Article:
How to Cook and Eat an Artichoke

by Megg

Post image for How to Cook and Eat an Artichoke

Well, it’s hard for me to believe, but today is my blogaversary.  Yep, it’s been one whole year since I started PopArtichoke, and what a year it’s been!  Many, many thanks to all of you who have supported me, encouraged me, inspired me, and made all the work worthwhile!  It’s amazing what I’ve learned in a year, especially since I started with no idea what I was doing.  It’s been quite a gratifying experience so far, and I’m really excited about the plans I have for the future of this site.

In the meantime, I thought this would be the perfect opportunity to provide a tutorial for cooking and eating the blog’s namesake veggie: artichokes!  They’re one of my very favorite vegetables (and having “art” in their name is an added bonus)!  However, it can be a bit tricky to figure out how to enjoy them if you’ve never done it before.  Never fear… PopArtichoke is here!  It’s a simple task, and more than rewarding.

Artichoke season has just begun here in Illinois, so I was able to find some fine specimens.  I cooked ’em up the other night in my favorite way: steamed, with plenty of clarified butter for dipping.  Pure and simple.  I’ve got step-by-step instructions for you here, complete with photos (many thanks to my friend Steve for being the hand model for this post!)  Ready?  Let’s get started!

The Art of the Artichoke

A guide to choosing, prepping, cooking, buttering and eating this most delightful veggie

What you’ll need

  • An artichoke or two
  • Kitchen shears
  • Vegetable peeler
  • Large pot with a steamer basket and lid
  • Water
  • Salt
  • Small saucepan
  • Unsalted butter
  • Fresh garlic and herbs (optional)
  • Spoon
  • Paring Knife
  • Serving dishes for artichokes and butter

Finding the perfect artichokes

When picking out artichokes, look for ones that have tight leaves and a bright green hue.  The leaves should make a slight squeaking sound if you tug on them.  Make sure the leaves aren’t bruised or oddly colored (a hint of purple is just fine).  If you’re planning on eating the stem, which I highly recommend, hold the ‘choke by the stem and lightly rock it as if it’s nodding its “head.”  If it’s a good one, it should feel heavy on its stem but firmly on there; you don’t want one that’s too wobbly or weak.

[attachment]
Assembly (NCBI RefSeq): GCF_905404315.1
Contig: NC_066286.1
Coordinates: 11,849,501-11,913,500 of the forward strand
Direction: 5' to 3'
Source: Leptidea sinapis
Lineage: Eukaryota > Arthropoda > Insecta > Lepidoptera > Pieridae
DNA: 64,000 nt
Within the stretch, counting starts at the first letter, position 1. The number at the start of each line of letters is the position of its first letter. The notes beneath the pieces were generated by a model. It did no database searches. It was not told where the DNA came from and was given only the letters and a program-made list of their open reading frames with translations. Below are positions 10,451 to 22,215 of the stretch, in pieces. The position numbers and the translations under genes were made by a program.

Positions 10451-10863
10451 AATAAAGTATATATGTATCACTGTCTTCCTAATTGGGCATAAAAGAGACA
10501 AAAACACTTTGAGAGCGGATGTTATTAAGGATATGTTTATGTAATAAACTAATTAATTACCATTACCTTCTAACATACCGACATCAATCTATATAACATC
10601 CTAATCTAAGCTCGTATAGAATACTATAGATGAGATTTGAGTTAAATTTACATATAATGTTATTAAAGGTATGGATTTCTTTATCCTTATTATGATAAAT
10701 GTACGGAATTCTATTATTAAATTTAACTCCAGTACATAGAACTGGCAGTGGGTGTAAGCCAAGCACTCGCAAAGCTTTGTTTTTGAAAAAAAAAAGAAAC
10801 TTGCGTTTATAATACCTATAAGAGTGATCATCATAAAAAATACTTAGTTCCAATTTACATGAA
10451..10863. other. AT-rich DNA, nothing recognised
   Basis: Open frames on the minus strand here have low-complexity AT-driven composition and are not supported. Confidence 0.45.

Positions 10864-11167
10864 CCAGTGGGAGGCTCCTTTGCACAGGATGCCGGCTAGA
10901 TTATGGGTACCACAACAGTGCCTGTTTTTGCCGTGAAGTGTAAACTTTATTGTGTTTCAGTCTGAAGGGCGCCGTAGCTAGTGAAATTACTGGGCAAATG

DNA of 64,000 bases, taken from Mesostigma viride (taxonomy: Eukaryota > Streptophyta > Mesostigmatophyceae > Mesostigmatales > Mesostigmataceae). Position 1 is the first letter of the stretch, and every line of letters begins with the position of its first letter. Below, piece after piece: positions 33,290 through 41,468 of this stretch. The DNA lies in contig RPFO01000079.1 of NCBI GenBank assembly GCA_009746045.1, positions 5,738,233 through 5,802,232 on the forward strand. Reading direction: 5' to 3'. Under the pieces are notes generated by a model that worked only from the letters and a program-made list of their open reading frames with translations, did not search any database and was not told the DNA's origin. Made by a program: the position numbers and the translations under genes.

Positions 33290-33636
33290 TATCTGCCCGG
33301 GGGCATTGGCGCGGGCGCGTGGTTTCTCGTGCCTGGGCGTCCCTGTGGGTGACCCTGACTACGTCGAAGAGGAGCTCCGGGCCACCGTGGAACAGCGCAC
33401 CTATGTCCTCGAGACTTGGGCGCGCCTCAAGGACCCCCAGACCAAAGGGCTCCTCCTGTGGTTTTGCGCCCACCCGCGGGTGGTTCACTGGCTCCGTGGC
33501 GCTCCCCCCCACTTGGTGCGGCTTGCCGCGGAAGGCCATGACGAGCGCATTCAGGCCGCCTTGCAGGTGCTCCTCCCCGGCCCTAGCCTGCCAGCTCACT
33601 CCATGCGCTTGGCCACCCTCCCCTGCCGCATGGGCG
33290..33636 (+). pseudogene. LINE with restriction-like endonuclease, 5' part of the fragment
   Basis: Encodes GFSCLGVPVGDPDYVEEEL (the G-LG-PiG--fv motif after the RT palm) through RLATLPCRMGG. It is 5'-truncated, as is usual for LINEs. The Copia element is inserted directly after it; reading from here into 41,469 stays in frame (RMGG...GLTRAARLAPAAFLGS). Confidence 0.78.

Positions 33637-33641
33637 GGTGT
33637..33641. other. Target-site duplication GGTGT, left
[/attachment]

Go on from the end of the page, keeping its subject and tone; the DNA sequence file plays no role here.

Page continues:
Preparing the artichokes for cooking

Artichokes are actually members of the thistle family, thus the prickly points on their leaves.  These need to be trimmed off so they won’t stab you later when you’re trying to eat them.  Take some sharp kitchen shears and, starting with the bottom, outermost layer of leaves, slide the bottom blade under the leave and snip off the top, prickly end.  Move around the surface of the artichoke, repeating on each layer until you get to the top.

Near the top you’ll find that the leaves are too tight to cut this way, so you can dig the scissors into the top and carefully cut around that way, or on smaller, pointier ‘chokes, you may be able to chop the top part clear off.  As long as there’s not anything too spiny remaining, you should be good.

Near the base of the artichoke and on the stem, there will usually be some smaller leaves poking out.  Pull these off by hand.  If the stem is woody or discolored at the bottom, slice that portion off.  Go over the stem with a vegetable peeler a couple of times to get the tougher, stringier layer off.

Now you’ve got a gorgeous trimmed artichoke all ready to be cooked!

Steaming the artichokes

Fill a large pot with a few inches of water.  This depends on the size of the pot and how low the steamer basket sits into the pot.  You need enough water to boil and simmer below the steamer tray, but if the water level is too low it could boil away completely.  About three inches from the base of the pot is typically a safe bet.  Bring the water to a boil, then reduce to a steady simmer so that there’s constant steam for the ‘chokes to cook in.  Place the steamer basket into the pot and place the artichokes in the basket.  Cover with a lid.  Steam for 30-45 minutes, depending on the size of the artichokes.  The two pictured here cooked for about 50 minutes. When in doubt, opt to cook longer.  To check if an artichoke is done, try to pull out a leave close to the center of the ‘choke.  If it pulls out easily, the artichoke is ready to be enjoyed.

Making Clarified Butter